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Minority Health Awareness Month

April is National Minority Health Month (NMHM), a time to raise awareness about health disparities that continue to affect racial and ethnic minority populations and encourage action through health education, early detection, and control of disease complications.

This week is the beginning of National Minority Cancer Awareness Week. This week is a reminder of our quest at Outcomes4Me to democratize cancer care and accelerate research, and, ultimately, empower patients around the world to achieve better outcomes.

When social determinants of health are compounded by low socioeconomic status, access to preventive health care like cancer screenings can be difficult. A lack of affordable health care, dependable transportation or time off from work can all impact access.

How can you create change?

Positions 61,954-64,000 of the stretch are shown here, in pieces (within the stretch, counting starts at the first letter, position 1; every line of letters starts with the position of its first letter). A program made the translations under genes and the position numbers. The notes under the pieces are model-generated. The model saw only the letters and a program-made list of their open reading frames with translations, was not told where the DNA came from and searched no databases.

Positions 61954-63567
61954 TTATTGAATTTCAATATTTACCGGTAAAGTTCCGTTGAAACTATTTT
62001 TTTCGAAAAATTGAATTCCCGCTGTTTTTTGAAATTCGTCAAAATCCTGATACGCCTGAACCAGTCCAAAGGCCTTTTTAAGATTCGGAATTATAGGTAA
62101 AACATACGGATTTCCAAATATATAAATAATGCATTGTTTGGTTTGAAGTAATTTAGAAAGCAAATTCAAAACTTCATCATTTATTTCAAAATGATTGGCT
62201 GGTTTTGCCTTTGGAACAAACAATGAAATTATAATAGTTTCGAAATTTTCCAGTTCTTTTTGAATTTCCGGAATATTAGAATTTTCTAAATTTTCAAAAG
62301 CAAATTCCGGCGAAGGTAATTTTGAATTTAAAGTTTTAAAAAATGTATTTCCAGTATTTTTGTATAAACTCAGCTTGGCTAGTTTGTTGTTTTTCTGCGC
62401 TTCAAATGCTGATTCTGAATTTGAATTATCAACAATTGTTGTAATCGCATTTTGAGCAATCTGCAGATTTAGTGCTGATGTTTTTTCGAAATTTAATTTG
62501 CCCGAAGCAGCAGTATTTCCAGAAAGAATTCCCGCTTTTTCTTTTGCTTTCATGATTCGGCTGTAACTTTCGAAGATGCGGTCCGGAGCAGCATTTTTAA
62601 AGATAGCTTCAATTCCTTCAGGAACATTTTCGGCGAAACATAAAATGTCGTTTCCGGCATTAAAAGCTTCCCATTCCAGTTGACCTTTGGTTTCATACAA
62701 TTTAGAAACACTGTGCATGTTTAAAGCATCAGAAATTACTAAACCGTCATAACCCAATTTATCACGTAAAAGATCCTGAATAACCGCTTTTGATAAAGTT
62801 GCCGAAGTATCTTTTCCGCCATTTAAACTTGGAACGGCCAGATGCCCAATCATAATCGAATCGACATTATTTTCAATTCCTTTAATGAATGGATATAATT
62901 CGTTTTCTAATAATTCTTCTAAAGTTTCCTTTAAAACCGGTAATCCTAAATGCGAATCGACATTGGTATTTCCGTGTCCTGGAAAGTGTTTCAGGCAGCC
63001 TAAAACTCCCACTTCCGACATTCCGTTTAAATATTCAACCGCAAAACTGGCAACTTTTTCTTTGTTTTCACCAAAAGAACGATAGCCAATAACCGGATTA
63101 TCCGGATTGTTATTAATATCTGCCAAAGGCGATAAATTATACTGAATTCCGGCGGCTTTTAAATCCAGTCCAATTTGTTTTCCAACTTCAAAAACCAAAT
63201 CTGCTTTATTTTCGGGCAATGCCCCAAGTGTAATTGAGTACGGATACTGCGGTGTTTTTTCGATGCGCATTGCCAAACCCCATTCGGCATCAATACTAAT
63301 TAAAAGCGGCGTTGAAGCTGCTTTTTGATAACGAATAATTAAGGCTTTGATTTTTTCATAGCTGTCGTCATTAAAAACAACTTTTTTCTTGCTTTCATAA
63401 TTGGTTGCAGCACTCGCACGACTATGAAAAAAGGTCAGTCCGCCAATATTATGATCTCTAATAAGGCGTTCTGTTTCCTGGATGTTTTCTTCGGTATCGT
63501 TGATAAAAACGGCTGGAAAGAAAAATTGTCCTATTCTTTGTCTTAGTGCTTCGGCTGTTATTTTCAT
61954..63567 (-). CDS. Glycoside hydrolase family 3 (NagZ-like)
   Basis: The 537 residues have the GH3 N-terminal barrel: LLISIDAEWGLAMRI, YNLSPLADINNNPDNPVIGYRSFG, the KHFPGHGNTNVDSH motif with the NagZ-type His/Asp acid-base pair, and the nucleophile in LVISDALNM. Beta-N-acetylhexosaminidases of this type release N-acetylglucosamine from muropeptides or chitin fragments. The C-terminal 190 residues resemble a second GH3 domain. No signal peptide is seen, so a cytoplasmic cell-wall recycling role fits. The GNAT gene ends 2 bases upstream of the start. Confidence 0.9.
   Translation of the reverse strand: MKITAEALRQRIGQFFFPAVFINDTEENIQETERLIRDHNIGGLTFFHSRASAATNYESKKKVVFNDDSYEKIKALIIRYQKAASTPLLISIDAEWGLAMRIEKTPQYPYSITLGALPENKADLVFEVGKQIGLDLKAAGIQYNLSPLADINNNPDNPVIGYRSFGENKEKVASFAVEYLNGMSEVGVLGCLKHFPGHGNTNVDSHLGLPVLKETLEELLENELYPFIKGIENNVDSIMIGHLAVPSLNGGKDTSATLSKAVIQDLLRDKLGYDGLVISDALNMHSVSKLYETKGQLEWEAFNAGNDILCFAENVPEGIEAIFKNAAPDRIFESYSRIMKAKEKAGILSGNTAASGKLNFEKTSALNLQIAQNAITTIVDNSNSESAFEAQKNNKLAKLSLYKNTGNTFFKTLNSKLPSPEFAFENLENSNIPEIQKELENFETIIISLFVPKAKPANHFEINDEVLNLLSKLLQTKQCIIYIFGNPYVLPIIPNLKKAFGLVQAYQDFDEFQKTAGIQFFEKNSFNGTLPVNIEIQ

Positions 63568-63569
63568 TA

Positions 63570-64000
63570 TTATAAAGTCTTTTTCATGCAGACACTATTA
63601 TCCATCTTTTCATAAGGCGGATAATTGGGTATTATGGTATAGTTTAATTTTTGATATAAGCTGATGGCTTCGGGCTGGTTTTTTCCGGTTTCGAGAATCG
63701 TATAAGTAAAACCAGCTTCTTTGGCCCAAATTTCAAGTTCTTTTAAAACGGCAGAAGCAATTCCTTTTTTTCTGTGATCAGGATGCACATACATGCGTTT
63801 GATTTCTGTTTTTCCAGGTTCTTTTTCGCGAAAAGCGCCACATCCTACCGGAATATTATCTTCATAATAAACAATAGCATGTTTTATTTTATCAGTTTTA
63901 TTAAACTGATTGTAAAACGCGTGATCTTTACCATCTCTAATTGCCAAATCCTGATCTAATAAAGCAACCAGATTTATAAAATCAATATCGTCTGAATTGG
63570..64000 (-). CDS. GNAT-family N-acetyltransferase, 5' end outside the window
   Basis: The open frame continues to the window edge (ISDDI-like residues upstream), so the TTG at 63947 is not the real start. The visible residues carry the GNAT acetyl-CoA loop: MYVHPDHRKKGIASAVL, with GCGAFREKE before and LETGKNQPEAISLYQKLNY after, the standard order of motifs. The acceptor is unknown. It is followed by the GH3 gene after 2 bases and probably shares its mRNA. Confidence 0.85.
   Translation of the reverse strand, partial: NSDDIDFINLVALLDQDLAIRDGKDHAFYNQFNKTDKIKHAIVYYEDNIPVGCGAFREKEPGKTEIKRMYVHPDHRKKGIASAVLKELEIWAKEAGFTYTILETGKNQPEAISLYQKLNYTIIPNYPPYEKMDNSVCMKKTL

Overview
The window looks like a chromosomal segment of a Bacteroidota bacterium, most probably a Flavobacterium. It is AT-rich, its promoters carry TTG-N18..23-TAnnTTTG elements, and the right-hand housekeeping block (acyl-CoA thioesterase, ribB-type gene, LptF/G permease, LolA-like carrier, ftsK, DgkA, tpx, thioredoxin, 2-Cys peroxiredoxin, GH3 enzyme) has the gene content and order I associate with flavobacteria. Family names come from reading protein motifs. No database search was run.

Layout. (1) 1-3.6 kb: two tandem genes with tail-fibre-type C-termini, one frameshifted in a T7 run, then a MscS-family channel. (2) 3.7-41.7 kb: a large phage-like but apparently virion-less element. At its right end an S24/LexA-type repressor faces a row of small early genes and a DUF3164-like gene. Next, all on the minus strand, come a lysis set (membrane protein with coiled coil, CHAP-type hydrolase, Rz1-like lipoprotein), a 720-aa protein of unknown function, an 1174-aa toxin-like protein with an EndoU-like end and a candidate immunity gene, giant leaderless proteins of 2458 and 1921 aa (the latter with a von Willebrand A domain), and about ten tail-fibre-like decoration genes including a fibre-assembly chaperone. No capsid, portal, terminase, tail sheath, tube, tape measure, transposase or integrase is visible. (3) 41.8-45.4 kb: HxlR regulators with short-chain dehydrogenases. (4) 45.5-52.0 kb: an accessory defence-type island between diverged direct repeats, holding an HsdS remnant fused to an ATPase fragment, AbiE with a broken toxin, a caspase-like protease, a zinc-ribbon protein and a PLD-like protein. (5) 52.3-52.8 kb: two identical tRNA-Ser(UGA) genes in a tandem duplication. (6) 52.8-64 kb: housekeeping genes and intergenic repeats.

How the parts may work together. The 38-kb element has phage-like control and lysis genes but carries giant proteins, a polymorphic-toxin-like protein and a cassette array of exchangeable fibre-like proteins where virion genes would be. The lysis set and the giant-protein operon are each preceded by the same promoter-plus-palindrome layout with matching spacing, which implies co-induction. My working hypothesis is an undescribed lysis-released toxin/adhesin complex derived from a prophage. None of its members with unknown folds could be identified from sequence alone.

Help your community make cancer prevention a priority! Encourage neighbors, friends and family members to get screened—and offer them a ride to their appointments. A little support can go a long way in the fight against cancer.

We’ve compiled a list of resources to help raise awareness and empowerment:

Two side by side tiles that read: "Black and white women have similar breast cancer incidence rates, but Black women are 40% more likely to die of the disease."

"Asian American, American Indian/Alaska Natives, and Hispanic women are less likely to have had a mammogram in the past year when compared to White women."

Sources: American Cancer Society, National Cancer Institute (NCI), HHS Office of Minority Health (OMH), Centers for Disease Control and Prevention (CDC)

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